Olmert offer for Arab talks draws skeptical response
JERUSALEM (Reuters) - Israeli Prime Minister Ehud Olmert's call for a regional conference with Arab leaders drew a skeptical response on Monday from Saudi and Palestinian officials and diplomats who said it was a diversionary tactic.
Olmert proposed holding the conference as a possible alternative to U.S.-backed plans for talks through an Arab League working group that could try to negotiate details of a land-for-peace accord, diplomats involved in the matter said.
But Saudi officials say the kingdom would only consider talks if Israel clearly accepted the Arab peace initiative without any conditions. A statement issued after Monday's Saudi cabinet session stated the kingdom's position.
"Israel should realize that peace requires that it ends its constant violations and inhuman aggression toward the Palestinian people before anything else, and accept legal decisions passed by world bodies," it said.
The United States, Egypt and others have been pressing Olmert to agree to hold talks as soon as possible with the planned Arab League working group, but he has been reluctant to do so, the senior diplomats said, on condition of anonymity.
"He is making an alternative proposal (to hold a regional conference) because he knows it won't happen. He is sidestepping the issue," said a diplomat close to the Israeli deliberations.
Nimer Hammad, a political adviser to Palestinian President Mahmoud Abbas, called Olmert's proposal "a dodge," adding that "he seeks normalization without paying the price."
At the Riyadh summit, Arab leaders revived a 5-year-old peace plan that offers Israel normal ties with all Arab states in return for a full withdrawal from the lands it seized in the 1967 Middle East war, creation of a Palestinian state and a "just solution" for Palestinian refugees.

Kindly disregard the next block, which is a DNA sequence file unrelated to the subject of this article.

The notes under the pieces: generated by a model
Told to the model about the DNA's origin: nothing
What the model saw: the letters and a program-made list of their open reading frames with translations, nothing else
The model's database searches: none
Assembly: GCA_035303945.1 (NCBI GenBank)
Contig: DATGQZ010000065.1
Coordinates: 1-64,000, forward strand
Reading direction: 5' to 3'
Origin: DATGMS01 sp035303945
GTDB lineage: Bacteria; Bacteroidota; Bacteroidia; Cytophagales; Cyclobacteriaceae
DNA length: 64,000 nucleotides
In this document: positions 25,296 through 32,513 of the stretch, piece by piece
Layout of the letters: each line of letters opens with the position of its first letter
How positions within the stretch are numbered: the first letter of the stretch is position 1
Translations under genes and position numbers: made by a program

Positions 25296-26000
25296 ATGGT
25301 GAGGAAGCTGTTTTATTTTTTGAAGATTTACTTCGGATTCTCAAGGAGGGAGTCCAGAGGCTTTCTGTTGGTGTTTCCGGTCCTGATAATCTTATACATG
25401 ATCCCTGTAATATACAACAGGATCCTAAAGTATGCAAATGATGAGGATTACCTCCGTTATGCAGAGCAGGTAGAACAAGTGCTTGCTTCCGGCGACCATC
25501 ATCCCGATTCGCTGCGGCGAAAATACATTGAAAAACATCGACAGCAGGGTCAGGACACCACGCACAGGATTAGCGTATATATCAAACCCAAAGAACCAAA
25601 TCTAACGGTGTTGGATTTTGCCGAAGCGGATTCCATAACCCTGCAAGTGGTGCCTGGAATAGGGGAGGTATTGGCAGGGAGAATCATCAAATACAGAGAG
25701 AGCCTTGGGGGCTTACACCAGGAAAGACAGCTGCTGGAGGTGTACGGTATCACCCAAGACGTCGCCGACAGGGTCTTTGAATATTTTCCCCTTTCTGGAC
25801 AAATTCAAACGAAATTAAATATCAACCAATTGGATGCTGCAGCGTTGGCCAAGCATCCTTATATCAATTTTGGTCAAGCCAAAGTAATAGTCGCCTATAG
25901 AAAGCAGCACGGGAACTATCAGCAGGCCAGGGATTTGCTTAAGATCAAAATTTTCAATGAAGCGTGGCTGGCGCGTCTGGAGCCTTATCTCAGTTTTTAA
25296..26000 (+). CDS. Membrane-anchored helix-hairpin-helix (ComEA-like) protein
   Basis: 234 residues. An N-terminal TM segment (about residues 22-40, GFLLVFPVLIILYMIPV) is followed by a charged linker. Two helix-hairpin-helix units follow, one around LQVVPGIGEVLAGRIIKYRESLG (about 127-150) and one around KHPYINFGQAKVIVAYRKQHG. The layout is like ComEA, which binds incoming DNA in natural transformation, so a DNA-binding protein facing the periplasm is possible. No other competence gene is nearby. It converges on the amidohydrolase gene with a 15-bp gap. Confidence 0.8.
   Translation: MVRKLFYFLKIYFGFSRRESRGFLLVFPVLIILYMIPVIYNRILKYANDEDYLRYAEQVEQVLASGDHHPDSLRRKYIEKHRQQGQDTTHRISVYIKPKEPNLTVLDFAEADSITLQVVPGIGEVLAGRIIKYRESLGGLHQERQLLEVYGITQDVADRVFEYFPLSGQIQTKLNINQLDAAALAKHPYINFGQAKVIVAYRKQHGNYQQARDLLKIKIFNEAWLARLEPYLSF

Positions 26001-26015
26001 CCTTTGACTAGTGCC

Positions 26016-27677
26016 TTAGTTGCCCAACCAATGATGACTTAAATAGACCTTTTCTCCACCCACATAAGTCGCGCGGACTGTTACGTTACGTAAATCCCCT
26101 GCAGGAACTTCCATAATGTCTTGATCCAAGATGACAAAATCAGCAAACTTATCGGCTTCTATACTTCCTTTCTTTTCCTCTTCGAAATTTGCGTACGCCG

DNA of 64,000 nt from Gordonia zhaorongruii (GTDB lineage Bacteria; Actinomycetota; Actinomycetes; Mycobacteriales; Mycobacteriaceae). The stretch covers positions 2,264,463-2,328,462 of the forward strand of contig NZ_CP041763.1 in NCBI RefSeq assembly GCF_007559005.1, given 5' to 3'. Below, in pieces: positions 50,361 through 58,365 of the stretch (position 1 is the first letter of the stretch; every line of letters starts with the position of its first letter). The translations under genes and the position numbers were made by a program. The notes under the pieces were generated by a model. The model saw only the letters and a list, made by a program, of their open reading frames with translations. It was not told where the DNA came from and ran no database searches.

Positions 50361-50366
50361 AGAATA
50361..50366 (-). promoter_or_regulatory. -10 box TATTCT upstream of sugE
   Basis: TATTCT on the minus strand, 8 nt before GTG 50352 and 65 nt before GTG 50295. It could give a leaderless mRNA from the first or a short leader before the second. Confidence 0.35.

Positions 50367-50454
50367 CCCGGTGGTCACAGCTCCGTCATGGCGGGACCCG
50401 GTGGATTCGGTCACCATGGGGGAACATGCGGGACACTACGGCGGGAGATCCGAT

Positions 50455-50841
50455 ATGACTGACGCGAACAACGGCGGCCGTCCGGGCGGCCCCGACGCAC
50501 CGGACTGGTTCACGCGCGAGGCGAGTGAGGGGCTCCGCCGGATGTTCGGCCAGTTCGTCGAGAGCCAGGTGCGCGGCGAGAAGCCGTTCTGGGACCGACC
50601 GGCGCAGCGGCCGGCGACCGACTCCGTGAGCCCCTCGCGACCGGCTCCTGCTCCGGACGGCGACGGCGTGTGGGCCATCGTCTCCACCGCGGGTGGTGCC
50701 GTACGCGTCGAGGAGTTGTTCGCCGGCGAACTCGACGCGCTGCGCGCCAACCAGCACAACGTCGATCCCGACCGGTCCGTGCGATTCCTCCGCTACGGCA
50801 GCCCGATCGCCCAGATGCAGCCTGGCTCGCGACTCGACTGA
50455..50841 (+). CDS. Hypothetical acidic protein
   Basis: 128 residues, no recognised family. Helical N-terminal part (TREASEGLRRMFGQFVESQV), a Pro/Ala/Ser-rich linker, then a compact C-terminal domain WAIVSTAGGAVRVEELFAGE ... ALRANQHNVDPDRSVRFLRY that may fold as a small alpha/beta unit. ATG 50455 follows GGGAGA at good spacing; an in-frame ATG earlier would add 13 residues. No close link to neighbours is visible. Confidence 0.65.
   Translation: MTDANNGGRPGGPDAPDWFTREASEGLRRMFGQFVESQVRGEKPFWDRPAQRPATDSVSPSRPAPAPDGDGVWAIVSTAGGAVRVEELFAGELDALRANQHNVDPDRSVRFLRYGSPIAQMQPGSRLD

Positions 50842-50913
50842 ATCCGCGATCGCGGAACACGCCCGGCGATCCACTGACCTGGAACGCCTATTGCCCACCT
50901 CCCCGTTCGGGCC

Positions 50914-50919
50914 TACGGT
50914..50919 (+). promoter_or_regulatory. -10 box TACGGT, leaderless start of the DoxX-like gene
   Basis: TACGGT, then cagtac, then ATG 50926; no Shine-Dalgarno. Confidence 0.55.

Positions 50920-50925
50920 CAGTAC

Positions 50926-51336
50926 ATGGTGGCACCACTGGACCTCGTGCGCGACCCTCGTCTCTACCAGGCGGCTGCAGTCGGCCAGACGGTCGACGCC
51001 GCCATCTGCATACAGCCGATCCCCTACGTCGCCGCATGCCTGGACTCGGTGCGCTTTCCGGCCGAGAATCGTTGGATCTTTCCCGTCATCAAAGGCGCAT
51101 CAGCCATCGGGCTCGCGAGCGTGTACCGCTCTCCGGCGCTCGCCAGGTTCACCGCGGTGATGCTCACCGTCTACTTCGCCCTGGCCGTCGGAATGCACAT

Egyptian Assistant Foreign Minister Hani Khallaf said on Monday that an Arab League committee will set up a working group to contact Israel about the land-for-peace initiative.
Olmert has said he saw positive points in the proposal.
But Israel, citing demographic and security concerns, opposes the return of Palestinian refugees to their former homes in what is now the Jewish state. It also wants to hold on to major settlement blocs in the occupied West Bank.
"The Arab initiative ... is asking too high a price from us, an intolerable price," Tzachi Hanegbi, chairman of a key Israeli parliamentary committee and a senior member of Olmert's Kadima party, told Israel Radio.
But Hanegbi said it would be a mistake "to close the door before the start of talks."
Diplomats close to the Israeli deliberations said Olmert's position stems from his reluctance to agree to detailed negotiations at this time that could be spearheaded by a small working group of select Arab states.
"He wants normalization before he starts negotiations. They want normalization after an agreement has been reached," one diplomat said.
The Arab League has not spelled out what the proposed working group would do and what role, if any, Israel might play.
The members of the working group would be drawn from an 11-member Arab League committee, set up at last week's Arab summit, and the committee includes Egypt and Jordan, the two Arab countries which have signed peace treaties with Israel.
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